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Review: Robert Ludlum's The Bourne Conspiracy - Xbox 360, PS3

by Steven Williamson on 1 July 2008, 10:10

Tags: Robert Ludlums The Bourne Conspiracy, Vivendi Universal Interactive (NYSE:VIV), Xbox 360, PS3, Action/Adventure

Quick Link: HEXUS.net/qanzc

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Killer cinematic sequences

The three tiers of the adrenaline meter represent the amount of enemies you can eliminate in one sequence and once activated trigger a cut-scene showing you Bourne killing his enemies in a variety of entertainingly violent ways. He’ll often use the environment to his advantage, for example, if you’re standing next to a photo-copier he might grab his opponent by the hair and smash his face into it. He’ll react unpredictably, smacking heads off bar stools, picking up objects that are lying around, or sometimes just by unleashing a devastating flurry of attacking maneuvers. Though you don’t have any control over Bourne during these sequences, the visual impact is exceptional.

You can still have some bearing over the sequences though by luring your opponent to a part of the environment where there’s an object that you’d like to use in killing your enemy, for example, move towards a ledge and Bourne may throw his opponent over the edge or stand in front of a mirror and watch him smack his head into it and witness the glass shatter into a thousand pieces.

The ‘Takedown’ sequence can also be activated during shooting segments where you can kill up to three enemies in a variety of ways. Most impressively though is the flying takedown that you can execute as you're running towards your enemy; it triggers a cut-scene of movie-like quality.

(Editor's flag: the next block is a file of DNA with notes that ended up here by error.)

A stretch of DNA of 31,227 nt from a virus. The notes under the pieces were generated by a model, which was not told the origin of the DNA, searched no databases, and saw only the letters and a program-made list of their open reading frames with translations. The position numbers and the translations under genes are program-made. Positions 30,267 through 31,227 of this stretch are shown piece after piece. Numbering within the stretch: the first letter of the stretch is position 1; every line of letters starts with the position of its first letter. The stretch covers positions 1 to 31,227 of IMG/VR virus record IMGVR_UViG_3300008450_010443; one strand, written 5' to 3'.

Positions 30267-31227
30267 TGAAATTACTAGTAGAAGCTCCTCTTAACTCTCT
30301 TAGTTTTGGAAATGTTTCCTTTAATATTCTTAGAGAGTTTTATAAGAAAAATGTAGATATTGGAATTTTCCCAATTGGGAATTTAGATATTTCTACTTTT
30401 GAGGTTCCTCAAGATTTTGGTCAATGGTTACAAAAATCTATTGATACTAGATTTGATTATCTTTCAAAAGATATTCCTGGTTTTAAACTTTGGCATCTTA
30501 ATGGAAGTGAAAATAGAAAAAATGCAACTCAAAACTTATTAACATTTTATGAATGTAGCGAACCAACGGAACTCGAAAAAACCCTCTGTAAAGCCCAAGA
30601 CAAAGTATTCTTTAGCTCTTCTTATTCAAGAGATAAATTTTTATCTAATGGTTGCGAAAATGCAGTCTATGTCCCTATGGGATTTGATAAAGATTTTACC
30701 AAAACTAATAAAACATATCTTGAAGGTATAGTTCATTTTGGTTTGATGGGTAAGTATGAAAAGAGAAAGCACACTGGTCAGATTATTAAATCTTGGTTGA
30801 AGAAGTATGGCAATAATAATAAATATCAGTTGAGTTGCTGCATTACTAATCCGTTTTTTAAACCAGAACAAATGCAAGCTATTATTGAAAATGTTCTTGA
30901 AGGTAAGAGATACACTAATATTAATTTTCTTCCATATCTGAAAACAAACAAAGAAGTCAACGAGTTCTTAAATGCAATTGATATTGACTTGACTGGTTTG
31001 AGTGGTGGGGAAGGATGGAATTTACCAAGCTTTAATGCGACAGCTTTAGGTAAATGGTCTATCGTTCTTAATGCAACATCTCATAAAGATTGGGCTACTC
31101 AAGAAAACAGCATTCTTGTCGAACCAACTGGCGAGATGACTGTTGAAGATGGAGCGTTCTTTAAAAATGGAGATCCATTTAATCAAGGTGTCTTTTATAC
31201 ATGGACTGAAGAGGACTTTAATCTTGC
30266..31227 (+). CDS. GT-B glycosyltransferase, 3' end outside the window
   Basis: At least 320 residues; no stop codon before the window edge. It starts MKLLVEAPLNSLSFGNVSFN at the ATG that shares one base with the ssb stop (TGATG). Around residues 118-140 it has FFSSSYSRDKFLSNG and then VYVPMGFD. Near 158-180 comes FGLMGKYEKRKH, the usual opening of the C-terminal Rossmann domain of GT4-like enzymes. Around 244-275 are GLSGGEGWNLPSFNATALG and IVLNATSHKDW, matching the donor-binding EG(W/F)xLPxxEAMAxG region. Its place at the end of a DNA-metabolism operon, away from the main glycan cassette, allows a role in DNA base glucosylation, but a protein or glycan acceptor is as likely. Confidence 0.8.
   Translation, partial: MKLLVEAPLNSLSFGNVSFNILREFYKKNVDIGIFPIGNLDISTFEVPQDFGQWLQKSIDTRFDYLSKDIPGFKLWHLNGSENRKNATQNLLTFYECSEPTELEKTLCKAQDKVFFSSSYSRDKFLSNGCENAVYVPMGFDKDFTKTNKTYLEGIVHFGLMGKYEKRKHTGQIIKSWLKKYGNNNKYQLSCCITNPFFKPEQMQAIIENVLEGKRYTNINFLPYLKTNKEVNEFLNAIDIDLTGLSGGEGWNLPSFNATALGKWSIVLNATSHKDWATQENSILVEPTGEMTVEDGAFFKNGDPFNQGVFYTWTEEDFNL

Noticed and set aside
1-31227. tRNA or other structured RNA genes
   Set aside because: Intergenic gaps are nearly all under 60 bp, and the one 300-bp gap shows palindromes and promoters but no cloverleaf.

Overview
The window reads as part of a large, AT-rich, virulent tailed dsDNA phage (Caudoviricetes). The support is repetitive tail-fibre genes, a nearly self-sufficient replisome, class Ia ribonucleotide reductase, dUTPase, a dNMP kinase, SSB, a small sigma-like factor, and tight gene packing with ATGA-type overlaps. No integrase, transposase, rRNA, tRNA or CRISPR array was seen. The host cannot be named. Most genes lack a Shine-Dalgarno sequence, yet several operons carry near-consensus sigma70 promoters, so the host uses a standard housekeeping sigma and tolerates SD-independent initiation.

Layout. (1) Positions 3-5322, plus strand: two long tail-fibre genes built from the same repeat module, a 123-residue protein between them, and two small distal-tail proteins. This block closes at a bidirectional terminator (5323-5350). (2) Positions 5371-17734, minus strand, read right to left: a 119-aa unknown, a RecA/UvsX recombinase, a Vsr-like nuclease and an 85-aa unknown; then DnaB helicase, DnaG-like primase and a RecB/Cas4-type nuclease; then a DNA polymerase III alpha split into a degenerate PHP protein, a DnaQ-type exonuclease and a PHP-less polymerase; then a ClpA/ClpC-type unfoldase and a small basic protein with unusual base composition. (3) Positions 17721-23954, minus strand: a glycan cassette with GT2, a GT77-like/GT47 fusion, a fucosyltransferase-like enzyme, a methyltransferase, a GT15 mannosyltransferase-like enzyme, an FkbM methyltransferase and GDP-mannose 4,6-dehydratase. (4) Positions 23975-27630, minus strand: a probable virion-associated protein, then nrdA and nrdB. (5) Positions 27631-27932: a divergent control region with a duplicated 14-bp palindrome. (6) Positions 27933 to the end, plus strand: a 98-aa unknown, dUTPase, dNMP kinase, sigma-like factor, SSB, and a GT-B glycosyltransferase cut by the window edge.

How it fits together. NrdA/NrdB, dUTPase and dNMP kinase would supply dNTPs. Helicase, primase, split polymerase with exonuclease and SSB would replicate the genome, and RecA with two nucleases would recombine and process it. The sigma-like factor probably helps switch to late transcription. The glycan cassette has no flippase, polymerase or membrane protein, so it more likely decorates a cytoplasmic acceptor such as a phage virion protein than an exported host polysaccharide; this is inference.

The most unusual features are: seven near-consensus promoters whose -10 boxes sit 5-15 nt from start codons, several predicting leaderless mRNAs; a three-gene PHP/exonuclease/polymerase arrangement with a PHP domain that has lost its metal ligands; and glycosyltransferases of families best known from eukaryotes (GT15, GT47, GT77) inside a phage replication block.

Click for larger image

Click for larger image

The shooting sections, in which you get the chance to use the likes of a pistol, a rifle or a shotgun, don’t measure up to the quality of some shooters with an average cover system, a poor selection of weapons and a questionable targeting mechanic. Once again though, it’s the presentation, the style and the animation of characters that distract you from its simplicity and make the overall experience enjoyable. Using the ‘Takedown’ feature to grab an enemy and then watching the scene as he uses him as a shield against the gun-fire of his own men is superb.

The developer has also mixed it up with action sequences that spring up randomly. At these points, you need to press a button when prompted to do so on screen. Press the button in time and a cut-scene kicks in that may show you dodging out the way of a bullet, stepping in to prevent an attacker from walloping you from behind or a whole host of other stunt-man style moves, such as sliding under a metal gate before it closes. These sequences blend in seamlessly with the melee and shooting sections, keep you on your toes throughout and are frequent enough to help no end in keeping you immersed in the gameplay.

Continued Overleaf